As Wenstrom and Peterson supporters had clashed ahead of primaries in 1982 over whether it was Gene or Collin’s turn to run against Stangeland, we’re seeing familiarity breed a little contempt between supporters of two rather similar candidates. In a hypothetical world, I’d bet that if Wenstrom ran in 1990 he’d have won. Either way, we see the basis of support for a conservative Democrat from the Minnesota Seventh in Wenstrom and more generally in the oral histories of local legislators that the CMNHS was so kind to help me access.

Rural-Urban-Range politics: As soon as Latimer won yet another election as mayor of Saint Paul in 1985, talk heated up about his potential intention to run for governor in 1986. [Teaser: Don’t believe the “Aw, shucks” image given off by the Latimer campaign. His ambitions as early as the 1984 DNC were to run for governor.] The Saint Paul Pioneer Press‘ John Camp opined that “if Latimer held Perpich victory margin on the Range to only 2-1…,” he “would have to match Spannaus’ strength in Minneapolis and St. Paul” and “devise a farm program with potential to help the agricultural segment of the state.”[3]

That was, however, easier said than done. While Perpich was presumably vulnerable in both the Metro and downstate Minnesota, his campaign made a concentrated effort to run stronger in the Metro in 1986, touting his business record and the state’s improving urban economy. While he was initially hurt by sending the National Guard on striking Hormel meatpackers in the 1985-86 strike, Perpich rebounded and used his business-friendly image to build a coalition that only lost three counties–Ramsey (home to St. Paul), Washington (immediately east), and Dakota (immediately south and my home country)–to Latimer, notably eking past him in Hennepin (home to Minneapolis). Further compounding issues were Latimer’s selection of Minneapolis First Lady Arvonne Fraser (wife of Mayor and 1978 U.S. Senate primary candidate Don) as his running mate. Having been turned down by Duluth mayoral candidate Shirley Swain, who surely would have added Iron Range credibility to Latimer’s candidacy, he settled on Arvonne as a means of exciting progressive turnout in the Twin Cities to offset Perpich’s support on the Range. That…backfired.

It was a coup for the governor supposedly only backed by the northeast Iron Range to run that well across the state, and it both demonstrated Perpich’s surprising ability to build a statewide coalition and destroyed Latimer’s statewide political career. While it was to the eternal benefit of Saint Paul’s racial, political, and business climate (Latimer truly bridged all sections of the capital city, though critics by 1990 contended he was operating as a wannabe urban boss) that Latimer remained mayor, the DFL’s Metro elites’ insistence that Latimer run likely cut short another promising DFLer’s statewide career.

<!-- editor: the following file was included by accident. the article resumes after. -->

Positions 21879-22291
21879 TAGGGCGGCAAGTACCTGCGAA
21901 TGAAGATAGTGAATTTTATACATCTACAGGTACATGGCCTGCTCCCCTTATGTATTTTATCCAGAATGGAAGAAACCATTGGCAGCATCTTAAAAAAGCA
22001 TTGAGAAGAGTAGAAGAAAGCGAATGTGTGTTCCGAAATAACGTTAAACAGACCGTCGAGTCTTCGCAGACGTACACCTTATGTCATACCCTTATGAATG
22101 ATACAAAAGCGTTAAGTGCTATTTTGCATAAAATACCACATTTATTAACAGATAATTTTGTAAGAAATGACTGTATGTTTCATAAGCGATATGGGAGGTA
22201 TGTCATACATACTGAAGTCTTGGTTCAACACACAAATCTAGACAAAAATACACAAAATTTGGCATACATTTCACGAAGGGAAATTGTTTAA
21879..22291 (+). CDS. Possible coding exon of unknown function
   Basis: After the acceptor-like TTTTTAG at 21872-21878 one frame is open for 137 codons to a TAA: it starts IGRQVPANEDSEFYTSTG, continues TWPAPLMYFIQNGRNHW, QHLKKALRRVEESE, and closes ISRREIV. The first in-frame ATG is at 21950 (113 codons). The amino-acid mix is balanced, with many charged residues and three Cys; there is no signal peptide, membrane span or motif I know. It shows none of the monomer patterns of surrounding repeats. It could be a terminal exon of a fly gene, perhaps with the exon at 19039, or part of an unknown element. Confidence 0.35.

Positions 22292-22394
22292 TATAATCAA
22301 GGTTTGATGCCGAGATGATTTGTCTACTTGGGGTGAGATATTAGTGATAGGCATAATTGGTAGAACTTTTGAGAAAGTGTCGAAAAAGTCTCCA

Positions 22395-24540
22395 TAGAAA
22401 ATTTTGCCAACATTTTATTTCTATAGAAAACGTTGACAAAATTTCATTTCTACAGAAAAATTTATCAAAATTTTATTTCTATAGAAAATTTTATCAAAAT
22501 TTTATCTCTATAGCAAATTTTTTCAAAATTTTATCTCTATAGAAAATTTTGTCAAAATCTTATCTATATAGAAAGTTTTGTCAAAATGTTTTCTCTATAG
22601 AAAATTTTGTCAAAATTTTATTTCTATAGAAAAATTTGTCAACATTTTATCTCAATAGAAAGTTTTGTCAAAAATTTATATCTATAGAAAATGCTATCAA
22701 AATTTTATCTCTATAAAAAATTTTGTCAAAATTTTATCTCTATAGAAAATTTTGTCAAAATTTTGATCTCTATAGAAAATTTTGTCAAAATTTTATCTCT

Taking turns in the DFL: This had first played itself out in the 1982 DFL primary (and I’ll address it below), but George Latimer seemed to be the victim of an unfortunate tendency in the DFL hierarchy to dub a political figure–often from the Metro–the heir apparent to the governorship.

In any regard, I couldn’t help but feel a twinge of sympathy for Latimer, followed by intense annoyance at the DFL’s apparent desire to guide the gubernatorial nomination to whoever “deserved” it. Especially in the “Age of Reagan” (to use the historiographic parlance), social conservatives and “budget hawks” alike were given to intense suspicion of the “tax-and-spend liberals” of the urban Metro.

What to make of Rudy?: This leads, almost directly, into the buzzsaw that was Governor Rudy Perpich. The goofy Croatian dentist from the Iron Range confounded partisan loyalties in Minnesota politics for the better part of a decade, returning from work for Control Data Corporation in Vienna to challenge and defeat party-endorsed Warren Spannaus in 1982, then ride roughshod over Latimer in the 1986 DFL primary.

Here’s the thing: No one’s all that confident Perpich was that liberal…but he sure wasn’t conservative, either. The business-friendly governor, who feuded publicly with South Dakota Gov. Bill Janklow and undertook everything from the Mall of America to an Iron Range amusement park and Northwoods cheese factory, was not popular with the elite of either party–but he was popular enough with Minnesotans to cruise to consecutive victories before extending himself too far in running again in 1990.

While I contend–so far–that Perpich is a primary reason DFLers have remained prominent in outstate areas given to the conservative turn in Iowa and Wisconsin, he also stunted the “take turns” approach of Minnesota DFLers, riding past the candidacies of Spannaus, Latimer, and Mike Hatch (all Metro-area candidates, it’s worth noting) and leaving the top of the party ticket vulnerable to a fiscally-conservative but socially-meh Independent-Republican.